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Prostrate with grief

In Milan a couple of weeks ago, I was a little taken aback to see a woman, lying prostrate on a grave, her grief palpable, her sorrow tangible. Coming from a country that would rival Britain in its stoicism at times, such public displays of emotion are not what I’m used to.

IMG_0297 (600x800)IMG_0287 (800x599)IMG_0289 (800x597)I’ve been introduced as a cemetery tourist by a friend in Malta. And yes, my fascination with how we remember our dead and mark their passing is one I’ve readily acknowledged. That said, I’ve managed to get this far in  life without ever laying eyes on a corpse, despite the numerous funerals I’ve been to. And being from a people who wake their dead at home – this is odd in more ways than one. I just can’t bring myself to look upon a corpse. A body emptied of its soul is something beyond my otherwise virile imagination.

The simplest and most moving cemetery I’ve been to is the Bernadinu kapines in Vilnius, Lithuania. The most different perhaps the Alifakovac cemetery in Sarajevo, Bosnia and Herzegovina. The most educational (for me) has to be Glasnevin cemetery in Dublin, Ireland. And, up until now, perhaps the most impressive cemetery I’ve been to in terms of sculpture was the Mirogoj cemetery in Zagreb, Croatia. But Mirogoj has relinquished its No. 1 spot to the Cimitero Monumentale di Milano.

IMG_0301 (800x600)IMG_0293 (800x598) (2)Up to 1861, Milan had many small cemeteries scattered around the city. After Italian independence, a decision was made to consolidate them into two: one for the upper echelons of society and another for those whom fame and fortune had bypassed: Cimitero Monumentale and Cimitero Maggiore, respectively. What started as an 18 hectare expanse, taking three years to lay out, Cimitero Monumentale now occupies 25 hectares of this Italian city.

IMG_0295 (800x597)Wandering its paths is like walking through a virtual who’s who of Italian creative aristocracy featuring such luminaries as poet Salvatore Quasimodo, composer Giuseppe Verdi, and novelist Alessandro Manzoni. Names like Pirelli and Campari all ring bells of vague recollection, testifying to the longevity of Italian business empires.

IMG_0314 (800x591)To my mind, cemeteries are some of the best museums out there and don’t get the recognition they deserve. Anyone with a love for Italian art won’t be disappointed. The works of Giannino Castiglioni, Giacomo Manzù, Medardo Rosso, Leonardo Bistolfi, Ernesto Bazzaro, Odoardo Tabacchi, Adolfo Wildt and Argentine artist Lucio Fontana are all represented. Don’t make the mistake we made: come early and plan on staying for a few hours. There is so much to see and marvel at that you won’t feel the time passing before the siren marking 30 minutes to closing sounds and the man on his bike does his rounds to make sure that all living souls leave before the gates close.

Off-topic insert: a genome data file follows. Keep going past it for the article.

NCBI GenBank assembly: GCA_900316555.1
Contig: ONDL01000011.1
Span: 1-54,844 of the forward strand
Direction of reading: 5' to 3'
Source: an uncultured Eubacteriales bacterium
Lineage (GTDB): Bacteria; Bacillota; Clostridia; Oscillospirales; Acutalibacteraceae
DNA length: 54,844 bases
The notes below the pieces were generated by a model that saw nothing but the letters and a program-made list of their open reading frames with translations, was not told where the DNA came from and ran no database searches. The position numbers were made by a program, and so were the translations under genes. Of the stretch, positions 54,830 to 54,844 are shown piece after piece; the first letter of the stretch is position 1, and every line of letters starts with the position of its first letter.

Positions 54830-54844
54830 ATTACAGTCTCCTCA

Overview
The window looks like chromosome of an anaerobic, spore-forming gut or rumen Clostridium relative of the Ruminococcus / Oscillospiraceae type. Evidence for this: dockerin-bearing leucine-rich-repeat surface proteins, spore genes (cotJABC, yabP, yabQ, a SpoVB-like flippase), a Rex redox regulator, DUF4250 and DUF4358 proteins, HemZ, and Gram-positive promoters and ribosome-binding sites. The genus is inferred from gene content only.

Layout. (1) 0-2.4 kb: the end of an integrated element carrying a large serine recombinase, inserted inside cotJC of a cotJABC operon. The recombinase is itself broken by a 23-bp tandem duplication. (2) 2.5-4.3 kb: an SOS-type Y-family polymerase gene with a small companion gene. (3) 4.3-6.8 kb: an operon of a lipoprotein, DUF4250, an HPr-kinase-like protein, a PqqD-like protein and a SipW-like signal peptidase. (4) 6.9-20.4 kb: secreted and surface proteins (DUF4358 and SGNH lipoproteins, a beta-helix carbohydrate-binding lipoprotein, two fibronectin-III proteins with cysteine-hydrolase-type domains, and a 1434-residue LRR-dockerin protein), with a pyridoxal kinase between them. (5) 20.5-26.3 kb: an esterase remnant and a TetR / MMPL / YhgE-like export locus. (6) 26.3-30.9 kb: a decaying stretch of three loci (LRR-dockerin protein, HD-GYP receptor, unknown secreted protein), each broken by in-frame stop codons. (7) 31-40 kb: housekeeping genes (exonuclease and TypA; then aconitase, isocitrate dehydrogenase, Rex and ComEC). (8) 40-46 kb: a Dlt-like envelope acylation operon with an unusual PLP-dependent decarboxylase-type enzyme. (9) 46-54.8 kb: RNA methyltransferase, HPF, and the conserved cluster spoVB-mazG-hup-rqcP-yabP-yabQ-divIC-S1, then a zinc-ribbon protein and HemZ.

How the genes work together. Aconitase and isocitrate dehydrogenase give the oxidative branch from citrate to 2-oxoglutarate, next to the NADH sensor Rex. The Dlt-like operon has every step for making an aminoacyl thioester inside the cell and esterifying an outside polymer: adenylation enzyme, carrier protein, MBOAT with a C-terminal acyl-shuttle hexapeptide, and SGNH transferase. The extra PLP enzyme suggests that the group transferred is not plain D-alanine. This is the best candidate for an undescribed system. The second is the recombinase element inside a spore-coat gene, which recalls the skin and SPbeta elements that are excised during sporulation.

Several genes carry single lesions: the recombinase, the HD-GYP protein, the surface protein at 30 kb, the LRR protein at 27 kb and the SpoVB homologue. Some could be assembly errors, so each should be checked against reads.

IMG_0331 (800x600)IMG_0300 (800x599)While there are many beautiful monuments to be seen, what struck me was how the grieving woman was depicted, time and time again. It’s something I’ve not noticed in other cemeteries – at least not to the same extent. And their numbers made the absence of grieving men even more remarkable. There’s a thesis to be written on that. If you’re in Milan and have time, it’s worth dropping by. No. Scratch that. If you’re in Milan and don’t have time, it’s worth making time for. IMG_0291 (800x599)

Simplicity in death

I don’t know how I got there and I honestly doubt I could find my way there again, but somehow, when in Vilnius, I ended up in Bernadinu kapines (the Bernadine cemetery). Unlike others I’ve visited, I didn’t even know that this one existed. I was walking, looking for the old town. Turning down this street and that, completely lost, without a map. And then I saw a signpost … to the cemetery. I asked directions a couple of times but no-one knew where it was. And then I turned down this road, drawn by the flowers and through a gate saw a cottage, with some washing on the line, and then some crosses. And some more crosses. And then a sign saying it was the Bernadine Cemetery.

Founded in 1810 by the Bernadine monks (famous for breeding St Bernards for rescue work since the 1600s)  it’s now home to artists, academics, university professors and other ‘cultural workers’.  It shut its gates in 1970 and would seem to have remained unchanged since then. The paths are overgrown; the graves, too. The crosses are simple yet more effective than many more ornate headstones I’ve seen. As a cemetery, it has neither the magnficance of those in Zagreb nor the  grandure of those in  Malta. But perhaps its simplicity was what drew me there.

After all is said and done, what do we really need our tombstones to say? We lived, we died. And in that little dash in between those two dates, lies a lifetime. Who visits cemeteries any more? Tourists, like me, who share my fascination? Those still in mourning? I was the only one there that day. And by the looks of the graves, no-one had been there in quite some time.

I spent an hour or so wandering around, wondering. I came to no earth-shattering conclusions about life, the universe, or my place in it. I did, however, come away with a strange sense of peace – the first time I’d felt that in Vilnius, a city that unsettled me in more ways than one. And again, I wondered…

In June 2000, Felix Krasavin, a former Soviet-time political prisoner who now lives in Israel addressed a crowd of 5000 former Lithuanian political prisioners and deportees at the Vilnius Sports Arena. 2000. Just ten years ago. He said that Soviet Fascism killed more people than its German brother. I look at the books on my shelves and I see a gaping hole.